The World Bank has slashed its global economic growth forecast.

It says 70 per cent of Developing and Emerging Economies, are facing economic recession as they are particularly vulnerable to the looming economic slowdown having racked up higher public debt during the pandemic.

However, Jamaica is not among the countries expected to fall into recession. It says Jamaica is expected to continue to grow this year, but will see a reduction in the rate of growth.

The World Bank says the possible global economic crisis is due to rising inflation and stagnating economies.

Chevon Campbell reports.


Global economic woes continue.

The World Bank in its latest report is slashing its growth projection from 4.1 per cent down to 2.9 per cent. There’s very little expectation for this to improve before 2024.

While the world continues to grapple with the effects of the Covid-19 pandemic, it’s now being faced with mounting fiscal pressures.

The war in Ukraine which has now gone beyond one hundred days rages on.

The consequent surge in commodity prices has now been coupled with further lockdowns in China and more disruptions to global supply chains.

World Bank President, David Malpass, is warning that recession will be difficult to avoid by many countries.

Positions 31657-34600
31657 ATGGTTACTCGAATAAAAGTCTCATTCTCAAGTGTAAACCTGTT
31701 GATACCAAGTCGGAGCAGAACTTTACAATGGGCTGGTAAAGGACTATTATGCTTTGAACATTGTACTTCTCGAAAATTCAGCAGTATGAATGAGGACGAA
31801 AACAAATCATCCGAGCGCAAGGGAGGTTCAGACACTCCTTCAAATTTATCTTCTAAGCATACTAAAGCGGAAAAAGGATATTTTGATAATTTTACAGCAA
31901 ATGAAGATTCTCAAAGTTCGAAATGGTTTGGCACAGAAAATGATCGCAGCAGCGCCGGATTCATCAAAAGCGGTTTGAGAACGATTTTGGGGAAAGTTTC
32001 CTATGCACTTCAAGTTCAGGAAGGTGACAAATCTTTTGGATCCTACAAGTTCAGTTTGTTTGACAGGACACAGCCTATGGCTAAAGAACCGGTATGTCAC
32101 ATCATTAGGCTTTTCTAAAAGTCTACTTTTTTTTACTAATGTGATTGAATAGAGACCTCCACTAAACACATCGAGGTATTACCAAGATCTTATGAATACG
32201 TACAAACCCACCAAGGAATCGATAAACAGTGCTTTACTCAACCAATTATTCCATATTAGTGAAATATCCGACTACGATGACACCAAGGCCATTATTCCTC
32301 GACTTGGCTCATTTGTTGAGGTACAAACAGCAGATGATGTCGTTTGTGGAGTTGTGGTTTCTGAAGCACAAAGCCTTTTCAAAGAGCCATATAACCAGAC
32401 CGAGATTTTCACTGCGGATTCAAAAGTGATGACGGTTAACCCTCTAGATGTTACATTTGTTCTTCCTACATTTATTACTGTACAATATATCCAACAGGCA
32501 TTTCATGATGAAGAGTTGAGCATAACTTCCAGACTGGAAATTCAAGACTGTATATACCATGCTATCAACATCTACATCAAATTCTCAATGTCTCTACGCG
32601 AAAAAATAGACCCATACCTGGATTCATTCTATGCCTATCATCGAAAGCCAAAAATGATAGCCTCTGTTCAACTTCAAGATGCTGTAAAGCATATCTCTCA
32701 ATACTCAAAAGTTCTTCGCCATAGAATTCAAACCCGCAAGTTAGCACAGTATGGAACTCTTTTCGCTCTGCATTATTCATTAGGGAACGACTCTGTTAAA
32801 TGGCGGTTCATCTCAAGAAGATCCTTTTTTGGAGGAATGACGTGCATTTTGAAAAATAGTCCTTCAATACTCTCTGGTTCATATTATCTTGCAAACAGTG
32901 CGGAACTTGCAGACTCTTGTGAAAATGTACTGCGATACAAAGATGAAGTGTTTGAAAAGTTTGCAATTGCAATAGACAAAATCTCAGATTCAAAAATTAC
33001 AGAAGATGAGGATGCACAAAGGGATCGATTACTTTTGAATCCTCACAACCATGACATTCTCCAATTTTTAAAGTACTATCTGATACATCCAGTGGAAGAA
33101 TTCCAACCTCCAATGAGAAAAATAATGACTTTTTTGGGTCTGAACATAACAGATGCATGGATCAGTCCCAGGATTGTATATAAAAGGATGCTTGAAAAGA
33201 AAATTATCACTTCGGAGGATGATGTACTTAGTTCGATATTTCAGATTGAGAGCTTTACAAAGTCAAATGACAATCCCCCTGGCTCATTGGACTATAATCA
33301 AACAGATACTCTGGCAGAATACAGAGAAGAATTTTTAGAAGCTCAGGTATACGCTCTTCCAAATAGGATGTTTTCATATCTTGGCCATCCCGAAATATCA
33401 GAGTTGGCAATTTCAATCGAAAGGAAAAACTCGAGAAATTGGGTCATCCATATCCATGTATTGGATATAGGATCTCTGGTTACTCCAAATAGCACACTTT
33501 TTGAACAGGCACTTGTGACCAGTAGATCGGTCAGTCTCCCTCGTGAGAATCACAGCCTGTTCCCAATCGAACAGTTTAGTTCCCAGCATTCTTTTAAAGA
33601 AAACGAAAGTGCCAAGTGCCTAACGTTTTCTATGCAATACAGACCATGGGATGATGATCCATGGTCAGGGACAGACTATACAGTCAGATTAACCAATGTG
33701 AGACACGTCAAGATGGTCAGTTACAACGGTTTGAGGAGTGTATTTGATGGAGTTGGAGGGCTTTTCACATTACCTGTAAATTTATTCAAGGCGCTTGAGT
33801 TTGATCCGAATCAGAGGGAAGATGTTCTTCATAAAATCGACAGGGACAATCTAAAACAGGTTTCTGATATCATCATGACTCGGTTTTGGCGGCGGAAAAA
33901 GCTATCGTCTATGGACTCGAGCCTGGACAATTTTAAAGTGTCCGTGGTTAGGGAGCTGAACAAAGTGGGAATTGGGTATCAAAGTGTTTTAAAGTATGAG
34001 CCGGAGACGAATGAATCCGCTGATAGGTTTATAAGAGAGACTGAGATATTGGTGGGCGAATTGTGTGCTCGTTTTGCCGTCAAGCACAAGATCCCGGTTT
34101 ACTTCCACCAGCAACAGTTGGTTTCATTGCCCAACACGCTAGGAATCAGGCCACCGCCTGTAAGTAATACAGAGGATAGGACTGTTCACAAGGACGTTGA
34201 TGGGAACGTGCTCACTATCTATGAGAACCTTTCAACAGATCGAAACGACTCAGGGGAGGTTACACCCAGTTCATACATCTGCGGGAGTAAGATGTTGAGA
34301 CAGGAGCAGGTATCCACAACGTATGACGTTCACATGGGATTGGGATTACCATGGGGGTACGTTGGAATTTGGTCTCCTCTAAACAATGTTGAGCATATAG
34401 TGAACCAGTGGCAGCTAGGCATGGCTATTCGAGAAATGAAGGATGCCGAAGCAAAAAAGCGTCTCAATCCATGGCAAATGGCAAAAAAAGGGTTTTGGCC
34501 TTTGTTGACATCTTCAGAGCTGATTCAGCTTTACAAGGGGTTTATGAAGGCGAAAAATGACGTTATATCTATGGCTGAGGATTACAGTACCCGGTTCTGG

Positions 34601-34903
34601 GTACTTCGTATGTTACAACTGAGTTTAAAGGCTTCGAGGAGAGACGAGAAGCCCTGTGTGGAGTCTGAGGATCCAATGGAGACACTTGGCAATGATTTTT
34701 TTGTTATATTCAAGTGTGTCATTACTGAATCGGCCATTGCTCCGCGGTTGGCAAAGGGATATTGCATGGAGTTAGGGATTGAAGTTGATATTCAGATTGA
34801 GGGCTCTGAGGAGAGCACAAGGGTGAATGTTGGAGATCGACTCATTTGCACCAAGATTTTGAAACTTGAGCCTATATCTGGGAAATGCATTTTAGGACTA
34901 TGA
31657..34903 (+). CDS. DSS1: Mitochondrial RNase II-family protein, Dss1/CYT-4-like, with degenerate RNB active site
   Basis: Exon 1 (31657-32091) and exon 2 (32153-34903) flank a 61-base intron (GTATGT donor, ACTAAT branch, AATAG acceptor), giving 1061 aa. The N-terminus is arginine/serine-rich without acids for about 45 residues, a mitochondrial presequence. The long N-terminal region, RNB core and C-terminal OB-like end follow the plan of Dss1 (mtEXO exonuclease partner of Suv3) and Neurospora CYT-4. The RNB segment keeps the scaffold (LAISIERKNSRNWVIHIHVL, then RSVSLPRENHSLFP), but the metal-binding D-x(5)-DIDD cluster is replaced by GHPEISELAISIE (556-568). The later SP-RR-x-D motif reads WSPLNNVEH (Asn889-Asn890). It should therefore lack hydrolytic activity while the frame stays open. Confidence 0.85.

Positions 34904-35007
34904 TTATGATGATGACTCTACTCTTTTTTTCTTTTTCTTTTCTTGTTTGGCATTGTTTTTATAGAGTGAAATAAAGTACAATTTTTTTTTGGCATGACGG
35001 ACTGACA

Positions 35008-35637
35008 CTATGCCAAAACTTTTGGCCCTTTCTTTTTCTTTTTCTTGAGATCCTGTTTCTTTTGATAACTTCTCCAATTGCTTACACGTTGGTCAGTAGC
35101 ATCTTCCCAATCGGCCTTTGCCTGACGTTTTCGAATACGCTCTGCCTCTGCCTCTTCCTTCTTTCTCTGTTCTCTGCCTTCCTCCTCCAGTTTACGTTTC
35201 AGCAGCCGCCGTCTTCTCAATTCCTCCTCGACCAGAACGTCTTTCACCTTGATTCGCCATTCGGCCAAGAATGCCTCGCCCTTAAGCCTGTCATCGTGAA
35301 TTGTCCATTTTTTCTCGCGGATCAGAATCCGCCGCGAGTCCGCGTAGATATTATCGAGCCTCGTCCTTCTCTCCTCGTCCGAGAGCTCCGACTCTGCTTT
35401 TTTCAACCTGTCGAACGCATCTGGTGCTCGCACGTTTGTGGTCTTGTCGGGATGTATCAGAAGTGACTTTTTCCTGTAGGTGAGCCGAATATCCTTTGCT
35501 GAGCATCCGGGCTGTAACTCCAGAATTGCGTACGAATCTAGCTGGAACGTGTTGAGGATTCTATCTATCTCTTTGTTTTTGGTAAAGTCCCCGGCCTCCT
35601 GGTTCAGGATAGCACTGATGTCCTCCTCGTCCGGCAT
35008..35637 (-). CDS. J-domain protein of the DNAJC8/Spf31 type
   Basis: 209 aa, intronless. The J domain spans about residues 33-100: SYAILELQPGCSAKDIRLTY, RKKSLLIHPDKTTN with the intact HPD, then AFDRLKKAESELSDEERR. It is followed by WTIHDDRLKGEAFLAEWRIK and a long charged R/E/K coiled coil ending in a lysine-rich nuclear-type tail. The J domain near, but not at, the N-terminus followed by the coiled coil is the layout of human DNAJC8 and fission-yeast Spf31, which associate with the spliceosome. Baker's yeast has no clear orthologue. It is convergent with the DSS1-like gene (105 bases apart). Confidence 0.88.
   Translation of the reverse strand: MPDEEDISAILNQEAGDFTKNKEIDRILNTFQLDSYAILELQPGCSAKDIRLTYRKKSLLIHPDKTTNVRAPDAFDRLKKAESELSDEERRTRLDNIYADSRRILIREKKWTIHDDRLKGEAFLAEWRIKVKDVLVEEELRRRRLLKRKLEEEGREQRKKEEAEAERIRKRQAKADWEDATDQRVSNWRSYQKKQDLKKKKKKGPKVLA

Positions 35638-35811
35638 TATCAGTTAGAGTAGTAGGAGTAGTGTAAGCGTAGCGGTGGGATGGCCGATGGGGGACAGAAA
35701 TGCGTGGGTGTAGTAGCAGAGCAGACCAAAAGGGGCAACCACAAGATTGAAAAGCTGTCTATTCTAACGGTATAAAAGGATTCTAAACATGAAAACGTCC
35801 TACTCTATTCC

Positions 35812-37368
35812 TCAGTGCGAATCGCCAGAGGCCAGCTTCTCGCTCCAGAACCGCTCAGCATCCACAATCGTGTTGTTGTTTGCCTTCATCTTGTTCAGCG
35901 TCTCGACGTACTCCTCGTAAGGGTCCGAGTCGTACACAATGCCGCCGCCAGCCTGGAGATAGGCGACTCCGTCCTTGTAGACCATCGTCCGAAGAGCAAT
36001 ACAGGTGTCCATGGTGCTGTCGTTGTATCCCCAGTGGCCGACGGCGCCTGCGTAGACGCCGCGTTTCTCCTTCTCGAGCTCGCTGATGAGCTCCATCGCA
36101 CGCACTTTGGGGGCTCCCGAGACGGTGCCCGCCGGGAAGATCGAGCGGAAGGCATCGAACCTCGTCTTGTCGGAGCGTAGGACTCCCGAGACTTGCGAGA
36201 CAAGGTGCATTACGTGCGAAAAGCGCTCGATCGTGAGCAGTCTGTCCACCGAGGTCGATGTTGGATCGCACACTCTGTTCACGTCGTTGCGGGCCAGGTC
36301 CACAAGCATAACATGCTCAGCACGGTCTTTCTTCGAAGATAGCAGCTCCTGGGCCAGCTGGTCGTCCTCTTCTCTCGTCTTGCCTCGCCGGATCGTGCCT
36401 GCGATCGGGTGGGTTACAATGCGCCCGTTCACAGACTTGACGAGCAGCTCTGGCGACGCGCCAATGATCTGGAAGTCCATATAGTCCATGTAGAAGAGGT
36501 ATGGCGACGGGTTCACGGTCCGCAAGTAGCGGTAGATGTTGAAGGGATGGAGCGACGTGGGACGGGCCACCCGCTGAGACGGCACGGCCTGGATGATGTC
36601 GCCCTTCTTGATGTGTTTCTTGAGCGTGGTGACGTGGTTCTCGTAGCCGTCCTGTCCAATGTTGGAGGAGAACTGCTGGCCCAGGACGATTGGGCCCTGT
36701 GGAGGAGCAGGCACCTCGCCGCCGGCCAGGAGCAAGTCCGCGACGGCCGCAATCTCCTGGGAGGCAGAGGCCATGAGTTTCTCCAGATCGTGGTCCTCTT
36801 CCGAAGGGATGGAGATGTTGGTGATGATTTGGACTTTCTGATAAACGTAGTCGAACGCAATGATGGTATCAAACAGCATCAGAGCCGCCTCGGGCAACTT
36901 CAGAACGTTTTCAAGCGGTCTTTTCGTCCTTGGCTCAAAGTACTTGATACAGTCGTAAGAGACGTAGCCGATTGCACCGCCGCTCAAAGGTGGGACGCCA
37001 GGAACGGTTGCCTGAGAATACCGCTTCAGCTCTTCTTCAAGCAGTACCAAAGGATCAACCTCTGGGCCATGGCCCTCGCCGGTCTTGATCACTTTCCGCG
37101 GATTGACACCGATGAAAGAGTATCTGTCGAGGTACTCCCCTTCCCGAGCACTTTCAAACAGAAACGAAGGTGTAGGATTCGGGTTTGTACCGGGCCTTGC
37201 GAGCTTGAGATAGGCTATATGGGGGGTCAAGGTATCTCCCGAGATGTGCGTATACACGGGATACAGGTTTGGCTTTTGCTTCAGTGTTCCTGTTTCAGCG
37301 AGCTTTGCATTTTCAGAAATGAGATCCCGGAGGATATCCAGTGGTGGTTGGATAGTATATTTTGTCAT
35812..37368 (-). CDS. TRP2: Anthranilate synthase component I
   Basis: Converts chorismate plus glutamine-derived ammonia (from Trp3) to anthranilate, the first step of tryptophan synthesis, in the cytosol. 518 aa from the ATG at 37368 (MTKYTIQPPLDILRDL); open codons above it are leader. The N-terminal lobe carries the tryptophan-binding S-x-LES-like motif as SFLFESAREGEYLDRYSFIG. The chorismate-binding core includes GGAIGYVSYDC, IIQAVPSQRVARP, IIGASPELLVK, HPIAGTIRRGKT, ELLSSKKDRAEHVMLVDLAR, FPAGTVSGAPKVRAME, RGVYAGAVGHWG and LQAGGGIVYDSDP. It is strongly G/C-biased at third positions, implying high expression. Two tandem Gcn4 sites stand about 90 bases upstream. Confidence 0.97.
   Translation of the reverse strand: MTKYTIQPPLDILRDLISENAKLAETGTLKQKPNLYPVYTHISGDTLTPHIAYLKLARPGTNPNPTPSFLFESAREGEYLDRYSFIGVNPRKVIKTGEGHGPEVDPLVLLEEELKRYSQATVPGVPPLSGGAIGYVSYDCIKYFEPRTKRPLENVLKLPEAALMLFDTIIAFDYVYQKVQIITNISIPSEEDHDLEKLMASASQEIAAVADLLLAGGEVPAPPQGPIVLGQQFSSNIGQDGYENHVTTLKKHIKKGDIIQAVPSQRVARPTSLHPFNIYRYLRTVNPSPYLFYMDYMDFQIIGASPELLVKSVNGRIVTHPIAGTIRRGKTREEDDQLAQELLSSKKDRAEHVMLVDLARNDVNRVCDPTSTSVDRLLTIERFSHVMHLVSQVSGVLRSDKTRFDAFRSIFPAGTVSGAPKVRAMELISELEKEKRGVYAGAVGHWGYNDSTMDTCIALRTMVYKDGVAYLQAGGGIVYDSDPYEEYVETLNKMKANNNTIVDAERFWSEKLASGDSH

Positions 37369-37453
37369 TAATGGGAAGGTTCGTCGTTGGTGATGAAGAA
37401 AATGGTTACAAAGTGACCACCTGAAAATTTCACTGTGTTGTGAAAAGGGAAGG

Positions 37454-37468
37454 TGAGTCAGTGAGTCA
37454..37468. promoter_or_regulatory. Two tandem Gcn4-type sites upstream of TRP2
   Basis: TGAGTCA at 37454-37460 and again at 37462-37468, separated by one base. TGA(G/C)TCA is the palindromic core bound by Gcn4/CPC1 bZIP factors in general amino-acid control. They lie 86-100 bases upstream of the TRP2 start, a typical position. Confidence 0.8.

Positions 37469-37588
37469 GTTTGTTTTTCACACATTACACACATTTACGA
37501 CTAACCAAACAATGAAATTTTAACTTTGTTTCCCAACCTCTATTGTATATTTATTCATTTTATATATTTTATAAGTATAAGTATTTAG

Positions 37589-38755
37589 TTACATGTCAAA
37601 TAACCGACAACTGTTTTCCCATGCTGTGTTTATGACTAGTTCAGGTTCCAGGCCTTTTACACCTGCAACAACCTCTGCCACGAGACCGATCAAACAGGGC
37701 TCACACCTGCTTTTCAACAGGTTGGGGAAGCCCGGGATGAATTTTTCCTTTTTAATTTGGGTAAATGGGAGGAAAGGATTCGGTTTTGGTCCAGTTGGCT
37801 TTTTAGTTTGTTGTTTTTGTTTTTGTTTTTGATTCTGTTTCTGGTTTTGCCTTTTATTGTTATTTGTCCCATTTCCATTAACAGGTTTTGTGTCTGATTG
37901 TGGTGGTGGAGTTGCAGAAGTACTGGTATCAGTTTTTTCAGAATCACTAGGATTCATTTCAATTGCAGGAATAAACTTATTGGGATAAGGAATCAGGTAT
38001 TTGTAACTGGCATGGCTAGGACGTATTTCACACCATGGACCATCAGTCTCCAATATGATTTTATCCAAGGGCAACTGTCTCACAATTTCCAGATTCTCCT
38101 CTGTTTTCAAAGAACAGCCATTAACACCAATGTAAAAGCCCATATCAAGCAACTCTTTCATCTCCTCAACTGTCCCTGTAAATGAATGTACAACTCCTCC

However, Jamaica is among the exceptions.

The Multilateral is projecting the local economy will grow by 3.2 per cent this year.

Jamaica is likely to avoid slipping into recession due to it’s debt management efforts.

It’s a scenario that Finance Minister Dr Nigel Clarke has repeatedly warned about as far back as his budget presentation in 2021.

It would seem the prudent and aggressive push to reduce the country’s debt has paid off.

During that 2021 presentation Dr Clarke stated Jamaica’s policies were geared toward ensuring this exact situation did not come to pass and rejected moves to reduce Jamaica’s primary surplus target.

However the country is not immune to the expected slowdown in global growth.

Jamaica’s GDP gains are expected to slow to 2.3 per cent in 2023 and further moderate down to 1.3 per cent in 2024.

This reduced rate of growth, coupled with rising inflation has the World Bank on watch for a possible 1970s style stagflation crisis.

It says reducing that risk will require targeted and impactful measures by policymakers across the world.